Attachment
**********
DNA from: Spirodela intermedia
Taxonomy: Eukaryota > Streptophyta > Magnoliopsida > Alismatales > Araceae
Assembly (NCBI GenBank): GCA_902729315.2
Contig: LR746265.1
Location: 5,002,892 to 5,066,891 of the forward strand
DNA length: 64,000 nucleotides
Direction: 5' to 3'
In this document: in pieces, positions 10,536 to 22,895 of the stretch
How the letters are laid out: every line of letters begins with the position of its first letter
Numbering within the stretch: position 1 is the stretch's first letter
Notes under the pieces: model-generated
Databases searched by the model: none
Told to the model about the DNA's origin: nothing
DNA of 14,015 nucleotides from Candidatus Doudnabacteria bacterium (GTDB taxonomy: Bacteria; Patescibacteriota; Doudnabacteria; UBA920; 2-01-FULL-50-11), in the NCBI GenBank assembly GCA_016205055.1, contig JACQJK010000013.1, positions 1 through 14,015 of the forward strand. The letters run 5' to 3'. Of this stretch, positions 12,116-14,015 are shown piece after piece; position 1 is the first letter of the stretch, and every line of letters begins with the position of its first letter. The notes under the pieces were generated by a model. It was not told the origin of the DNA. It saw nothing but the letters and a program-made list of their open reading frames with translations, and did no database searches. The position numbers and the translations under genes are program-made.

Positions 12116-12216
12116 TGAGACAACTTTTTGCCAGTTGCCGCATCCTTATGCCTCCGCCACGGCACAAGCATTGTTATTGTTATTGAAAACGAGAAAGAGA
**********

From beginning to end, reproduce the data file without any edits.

DNA from: Spirodela intermedia
Taxonomy: Eukaryota > Streptophyta > Magnoliopsida > Alismatales > Araceae
Assembly (NCBI GenBank): GCA_902729315.2
Contig: LR746265.1
Location: 5,002,892 to 5,066,891 of the forward strand
DNA length: 64,000 nucleotides
Direction: 5' to 3'
In this document: in pieces, positions 10,536 to 22,895 of the stretch
How the letters are laid out: every line of letters begins with the position of its first letter
Numbering within the stretch: position 1 is the stretch's first letter
Notes under the pieces: model-generated
Databases searched by the model: none
Told to the model about the DNA's origin: nothing
DNA of 14,015 nucleotides from Candidatus Doudnabacteria bacterium (GTDB taxonomy: Bacteria; Patescibacteriota; Doudnabacteria; UBA920; 2-01-FULL-50-11), in the NCBI GenBank assembly GCA_016205055.1, contig JACQJK010000013.1, positions 1 through 14,015 of the forward strand. The letters run 5' to 3'. Of this stretch, positions 12,116-14,015 are shown piece after piece; position 1 is the first letter of the stretch, and every line of letters begins with the position of its first letter. The notes under the pieces were generated by a model. It was not told the origin of the DNA. It saw nothing but the letters and a program-made list of their open reading frames with translations, and did no database searches. The position numbers and the translations under genes are program-made.

Positions 12116-12216
12116 TGAGACAACTTTTTGCCAGTTGCCGCATCCTTATGCCTCCGCCACGGCACAAGCATTGTTATTGTTATTGAAAACGAGAAAGAGA